From my previous work, I have interested in light. Wherever there is light, there is inevitably a mysterious follower—-the shadow. So, I did a simple investigation of shadows. As we all know, shadows are always black and each thing can only have one shadow, but not all shadows are black. Shadows can be colored by some artificial intervention. However, it is not a simple matter to create colorful shadows. First of all, I found some colored transparent objects to put light on them, but it only appears fuzzy halo on the wall, it is not the result I want, and then I studied the basic physics of light and combined some of the previously learned color three-element art theories. In the end, this experiment was successful. I will show this experimental result in the unit2 interim show.
My inspiration comes from a photographer André Kertész, (French: [kɛʁtɛs]; 2 July 1894 – 28 September 1985), born Kertész Andor, was a Hungarian-born photographer known for his groundbreaking contributions to photographic composition and the photo essay.
And I also inspired by a visual artist named Miguel Chevalier. He had a visual installation in Italy in the year of 2014.The installation named Magic carpets. Magic Carpets is an installation that unfolds at nightfall on the floor of the octagonal inner courtyard at the Castel del Monte, the thirteenth-century architectural masterpiece commissioned by Frederick II, head of the House of Hohenstaufen. With its unique architecture based on the number 8, Castel del Monte is an edifice imbued with a mathematical and astronomical rigor that adopts the shape of the octagon. To each of the octagon’s eight angles corresponds a tower that itself is octagonal. The positioning of the Castel del Monte has been carefully designed to create special symmetries of light on solstice days. This symbolic system has drawn the passionate interest of experts on account of its oddity and esotericism. Moreover, Castel del Monte is lacking in the features characteristic of the military monuments of its time, such as ramparts, moats, and stables. It is a one-of-a-kind building that has been listed by UNESCO as a World Heritage Site.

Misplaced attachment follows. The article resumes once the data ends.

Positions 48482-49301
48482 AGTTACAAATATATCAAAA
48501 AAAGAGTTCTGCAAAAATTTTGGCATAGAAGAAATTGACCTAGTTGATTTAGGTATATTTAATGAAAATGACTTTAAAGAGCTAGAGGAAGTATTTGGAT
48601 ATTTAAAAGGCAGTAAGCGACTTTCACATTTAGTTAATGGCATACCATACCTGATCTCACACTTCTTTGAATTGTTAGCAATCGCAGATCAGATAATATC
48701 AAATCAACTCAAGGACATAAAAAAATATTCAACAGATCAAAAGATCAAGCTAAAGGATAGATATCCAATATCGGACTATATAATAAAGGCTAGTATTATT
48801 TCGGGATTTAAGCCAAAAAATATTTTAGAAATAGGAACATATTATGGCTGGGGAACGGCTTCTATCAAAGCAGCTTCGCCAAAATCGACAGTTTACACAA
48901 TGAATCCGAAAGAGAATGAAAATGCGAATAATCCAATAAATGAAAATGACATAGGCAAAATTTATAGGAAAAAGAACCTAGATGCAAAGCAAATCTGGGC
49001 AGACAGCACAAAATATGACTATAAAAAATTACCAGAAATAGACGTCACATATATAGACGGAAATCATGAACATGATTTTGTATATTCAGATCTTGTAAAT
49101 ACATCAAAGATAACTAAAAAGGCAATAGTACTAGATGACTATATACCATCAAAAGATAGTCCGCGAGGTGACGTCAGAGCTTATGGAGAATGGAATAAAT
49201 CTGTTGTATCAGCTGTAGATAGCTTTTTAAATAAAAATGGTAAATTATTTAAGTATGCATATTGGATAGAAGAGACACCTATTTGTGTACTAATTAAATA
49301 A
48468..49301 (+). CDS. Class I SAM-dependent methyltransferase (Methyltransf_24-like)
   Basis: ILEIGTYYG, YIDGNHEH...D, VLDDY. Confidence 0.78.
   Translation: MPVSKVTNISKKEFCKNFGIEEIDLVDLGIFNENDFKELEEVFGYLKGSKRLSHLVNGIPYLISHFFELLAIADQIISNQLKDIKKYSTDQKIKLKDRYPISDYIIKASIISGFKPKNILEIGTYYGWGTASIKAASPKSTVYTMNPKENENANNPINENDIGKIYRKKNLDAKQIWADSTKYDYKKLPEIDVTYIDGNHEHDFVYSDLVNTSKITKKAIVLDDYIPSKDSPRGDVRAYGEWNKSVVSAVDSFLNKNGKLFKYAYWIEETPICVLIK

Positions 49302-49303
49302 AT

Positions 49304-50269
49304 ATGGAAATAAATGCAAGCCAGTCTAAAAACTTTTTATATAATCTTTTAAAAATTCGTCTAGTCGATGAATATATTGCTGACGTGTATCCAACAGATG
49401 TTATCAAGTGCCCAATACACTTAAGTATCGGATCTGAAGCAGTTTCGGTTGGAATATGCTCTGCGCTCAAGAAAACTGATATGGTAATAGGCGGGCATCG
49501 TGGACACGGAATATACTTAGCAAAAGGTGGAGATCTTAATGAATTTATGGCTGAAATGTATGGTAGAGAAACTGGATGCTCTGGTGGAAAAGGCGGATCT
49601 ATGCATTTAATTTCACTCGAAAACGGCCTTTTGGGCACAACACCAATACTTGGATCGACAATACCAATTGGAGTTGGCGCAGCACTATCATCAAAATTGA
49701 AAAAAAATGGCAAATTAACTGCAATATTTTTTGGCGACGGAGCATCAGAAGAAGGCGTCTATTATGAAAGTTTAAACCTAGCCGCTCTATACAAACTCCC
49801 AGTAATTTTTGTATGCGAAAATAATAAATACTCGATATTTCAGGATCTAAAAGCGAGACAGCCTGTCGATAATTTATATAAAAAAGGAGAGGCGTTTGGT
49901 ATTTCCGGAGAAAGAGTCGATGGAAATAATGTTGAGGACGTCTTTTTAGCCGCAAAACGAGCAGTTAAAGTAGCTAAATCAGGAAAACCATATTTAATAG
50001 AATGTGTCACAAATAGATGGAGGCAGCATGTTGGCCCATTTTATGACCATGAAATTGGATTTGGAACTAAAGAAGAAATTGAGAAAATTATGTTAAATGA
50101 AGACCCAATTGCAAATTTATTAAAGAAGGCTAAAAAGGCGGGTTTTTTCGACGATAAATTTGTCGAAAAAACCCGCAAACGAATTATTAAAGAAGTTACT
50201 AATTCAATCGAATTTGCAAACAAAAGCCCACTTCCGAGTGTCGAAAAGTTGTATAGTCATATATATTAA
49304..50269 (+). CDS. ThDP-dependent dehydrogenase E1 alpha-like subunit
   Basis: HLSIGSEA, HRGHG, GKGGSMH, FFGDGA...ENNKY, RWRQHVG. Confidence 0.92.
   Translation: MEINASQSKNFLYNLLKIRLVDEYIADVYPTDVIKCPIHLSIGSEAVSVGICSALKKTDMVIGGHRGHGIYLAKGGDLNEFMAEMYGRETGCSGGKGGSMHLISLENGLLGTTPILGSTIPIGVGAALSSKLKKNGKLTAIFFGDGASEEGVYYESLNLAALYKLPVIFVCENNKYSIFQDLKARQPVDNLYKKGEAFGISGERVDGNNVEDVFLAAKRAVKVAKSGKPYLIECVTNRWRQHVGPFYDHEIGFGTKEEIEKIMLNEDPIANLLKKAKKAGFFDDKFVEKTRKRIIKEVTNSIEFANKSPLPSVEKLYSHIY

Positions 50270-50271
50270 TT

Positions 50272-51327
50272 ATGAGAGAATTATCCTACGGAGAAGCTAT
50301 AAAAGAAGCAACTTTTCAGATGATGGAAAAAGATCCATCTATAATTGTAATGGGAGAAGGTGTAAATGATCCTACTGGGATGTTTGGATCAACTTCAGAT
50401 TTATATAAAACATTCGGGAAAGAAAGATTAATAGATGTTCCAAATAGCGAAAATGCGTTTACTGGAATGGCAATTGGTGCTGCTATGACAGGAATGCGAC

The Magic Carpets installation revisits through digital art the tradition of mosaics, which prefigure the advent of pixels. Mosaics were highly present at the castle, as they were throughout Italy. Pictures made up of unstable black-and-white mega-mosaics/pixels successively slide into vividly saturated color spirals that swirl about, performing veritable choreographic movements set to music by Jacopo Baboni Schilingi. A pixelated or organic world, just like the symbolism of the octagonal form present here, the transition from the (square) earth to the (circular) sky is represented through Magic Carpets. This artificial universe seems to rejoin that of life. Everything comes together, comes apart, and alters shape at top speed.
As the viewers move about the space, they create beneath their feet disturbances in the trajectories of these mobile, interlaced patterns. Colorfully sinuous curves ripple forth, thus reestablishing connections also with the shimmering tapestries of the Middle Ages. These arabesques generate completely new visual experiences that are not unreminiscent of the psychedelic universes of the artificial paradises of the 1970s. This world of moving colors and shapes takes us, as in a giant kaleidoscope, on an imaginary and poetic voyage.
The Magic Carpets installation is presented inside this architectural work where the perfection of its forms, inspired by classical Antiquity and the Cistercian Gothic of Northern Europe in association with the Islamic world, immerses us in the fantastic and mysterious universe of the Middle Ages.
So I did this research on the lights, shadows and the visual arts.but I think all of this artworks are based on natural elements and geometric shape in the world.